They say a lot of things about this place. Things only the irrational and superstitious would believe. It is a forest, and forests often conjure fear in the uneducated, or so I thought. It is easy to dismiss other people’s experiences with the unknown when you haven’t seen what they have. Until now, I never believed in anything I couldn’t see or touch. I thought everything that exists would one day become knowable, that it was only a matter of time. I used to not believe in true good or evil. They were mere constructs of human cultures, and ultimately the human mind. There is an evil here. The first thing I saw, as many others have reported, was a dark shadowy mass.
Knowing the brain is very capable of conjuring phantoms that aren’t real, I ignored it and continued along the hiking trail. Tall spruce and white pines grew beside me, and the nearly-full moon shone, adding to the eerie, Halloween-like atmosphere. Yet, it was Spring and All Hallows Eve wasn’t even close. Since things were feeling spooky, when I saw the shadow-mass run across the trail, I told myself it wasn’t real. The mood of the evening was playing tricks on my mind, tapping into the primal fear that still remains in all of us.
I decided it was late and probably time to make a fire for warmth, and I hoped to eventually fall asleep next to it. The forest grew colder by the minute, and goosebumps ran down my body. I grabbed some tinder and kindling, along with a few small logs, and piled them up to make a fire. Once the fire was lit, I held my hands over the flames. I felt as if thousands of unfriendly eyes were watching me, but there was nothing there. Again, I told myself I was being paranoid and silly as I stirred the fire some more. The flames started dying down more than I liked, so I got up to gather some more wood. Armed with a hatchet, I set out. My heart raced as I hastily searched the nearby woods for something dry and large enough to keep the hungry flames fed for a while. There were a few big branches on the ground that looked like they would suffice, and after several hits, the wood was in short enough chunks for my fire.
Beside me there was a rush and leaves crushing beneath something. Thinking it was probably a deer or something, I paid it no mind, but then whatever it was let out a terrible gurgling growl. I tripped over my feet, gazing into the wilderness. I didn’t see anything, so I gathered my wood and ran back to my fire. The flames came to life upon receiving the parched logs. I threw in a handful of leaves for fun, but as the fire grew, more shadows began to dash back and forth overhead, no longer bothering to conceal themselves. Terrible screeching and hissing echoed around me. I felt surrounded and unsure of myself. Should I run? Should I stay by the fire? Either decision was really no decision at all, so I stayed and waited, hoping the shadows of fear would pass. Instead they multiplied, blacking out the stars and moon in the sky. Hideous low-pitched laughter came from some, while others vocalized animalistic sounds. It was strange and terrifying at the same time, mostly because I didn’t know what these shadows were or what they wanted.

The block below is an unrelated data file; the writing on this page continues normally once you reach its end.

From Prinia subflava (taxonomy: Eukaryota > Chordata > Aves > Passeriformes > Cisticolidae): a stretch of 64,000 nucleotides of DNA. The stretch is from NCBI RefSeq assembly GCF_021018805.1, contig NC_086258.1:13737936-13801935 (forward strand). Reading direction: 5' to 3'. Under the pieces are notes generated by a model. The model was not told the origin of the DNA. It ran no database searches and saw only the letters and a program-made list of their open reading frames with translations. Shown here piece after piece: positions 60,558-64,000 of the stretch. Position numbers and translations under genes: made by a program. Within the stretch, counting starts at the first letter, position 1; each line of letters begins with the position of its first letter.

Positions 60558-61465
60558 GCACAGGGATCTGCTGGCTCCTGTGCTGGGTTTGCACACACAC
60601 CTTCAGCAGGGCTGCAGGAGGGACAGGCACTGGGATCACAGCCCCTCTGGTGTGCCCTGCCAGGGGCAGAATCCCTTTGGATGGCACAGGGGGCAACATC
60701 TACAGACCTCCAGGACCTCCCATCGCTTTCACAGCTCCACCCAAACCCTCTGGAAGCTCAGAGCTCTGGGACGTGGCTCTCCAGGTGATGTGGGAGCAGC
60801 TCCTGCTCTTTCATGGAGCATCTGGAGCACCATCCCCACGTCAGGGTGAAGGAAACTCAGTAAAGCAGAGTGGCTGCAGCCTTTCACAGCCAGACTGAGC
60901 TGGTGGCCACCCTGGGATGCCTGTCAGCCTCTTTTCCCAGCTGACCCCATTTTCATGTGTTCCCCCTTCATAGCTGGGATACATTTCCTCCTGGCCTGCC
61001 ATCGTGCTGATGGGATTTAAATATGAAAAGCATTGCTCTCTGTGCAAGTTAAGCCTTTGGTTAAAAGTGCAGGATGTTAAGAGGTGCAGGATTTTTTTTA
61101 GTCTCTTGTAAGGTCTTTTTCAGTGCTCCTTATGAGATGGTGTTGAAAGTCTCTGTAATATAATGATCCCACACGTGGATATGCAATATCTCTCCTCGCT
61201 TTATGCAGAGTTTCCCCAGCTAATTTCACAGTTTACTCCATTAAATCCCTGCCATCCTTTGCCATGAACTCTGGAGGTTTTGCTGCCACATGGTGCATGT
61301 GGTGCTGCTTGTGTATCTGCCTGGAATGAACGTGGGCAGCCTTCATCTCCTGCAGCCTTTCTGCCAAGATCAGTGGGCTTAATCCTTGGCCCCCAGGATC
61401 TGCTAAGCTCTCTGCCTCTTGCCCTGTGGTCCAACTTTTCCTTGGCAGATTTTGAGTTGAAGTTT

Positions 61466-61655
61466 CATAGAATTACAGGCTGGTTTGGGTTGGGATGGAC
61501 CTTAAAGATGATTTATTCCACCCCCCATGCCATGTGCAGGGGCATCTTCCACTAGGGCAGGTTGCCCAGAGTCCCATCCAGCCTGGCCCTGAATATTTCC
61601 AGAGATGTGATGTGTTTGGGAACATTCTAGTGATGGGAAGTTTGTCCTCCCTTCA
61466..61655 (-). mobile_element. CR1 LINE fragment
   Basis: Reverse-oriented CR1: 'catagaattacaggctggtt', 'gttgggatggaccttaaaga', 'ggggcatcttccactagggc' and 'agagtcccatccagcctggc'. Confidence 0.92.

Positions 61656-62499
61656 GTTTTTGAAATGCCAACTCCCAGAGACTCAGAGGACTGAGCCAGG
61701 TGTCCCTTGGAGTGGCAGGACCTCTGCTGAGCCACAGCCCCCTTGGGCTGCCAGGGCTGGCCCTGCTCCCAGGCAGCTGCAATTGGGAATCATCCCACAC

I kept my head angled upward, huddled as close to the fire as I safely could, watching those things. Then, I saw an army of them amassing before me, taking vague shapes of people while still retaining their black, non-corporeal appearance. I knew that was time to leave. Not bothering to douse the fire, I grabbed my hatchet and flew through the forest as quickly as I could. To my left there was a loud “snap,” and a tree toppled over. Distant laugher echoed, sending chills down my spine. Indescribable sounds were everywhere. I kept running, not even sure where, because I had already lost my way, but that didn’t matter in the moment. Getting away from those things that haunted the woods was the only thing I cared about. It was around the time that I realized I was lost that I also remembered the campfire I made was still burning. I slowed enough to safely check behind me. The faint light in the distance told me the fire was still contained, and for a moment I was torn between putting out the flames and continuing to run. My internal debate didn’t last long. I don’t know how long I ran, but the forest thinned, and I saw a town in the distance: my town. The ghastly beings that tormented me were gone and the forest was still and silent. Then the wind returned, and the soothing chirping of crickets made me wonder if anything I just experienced was real, but I know that it was, despite what I wanted to believe.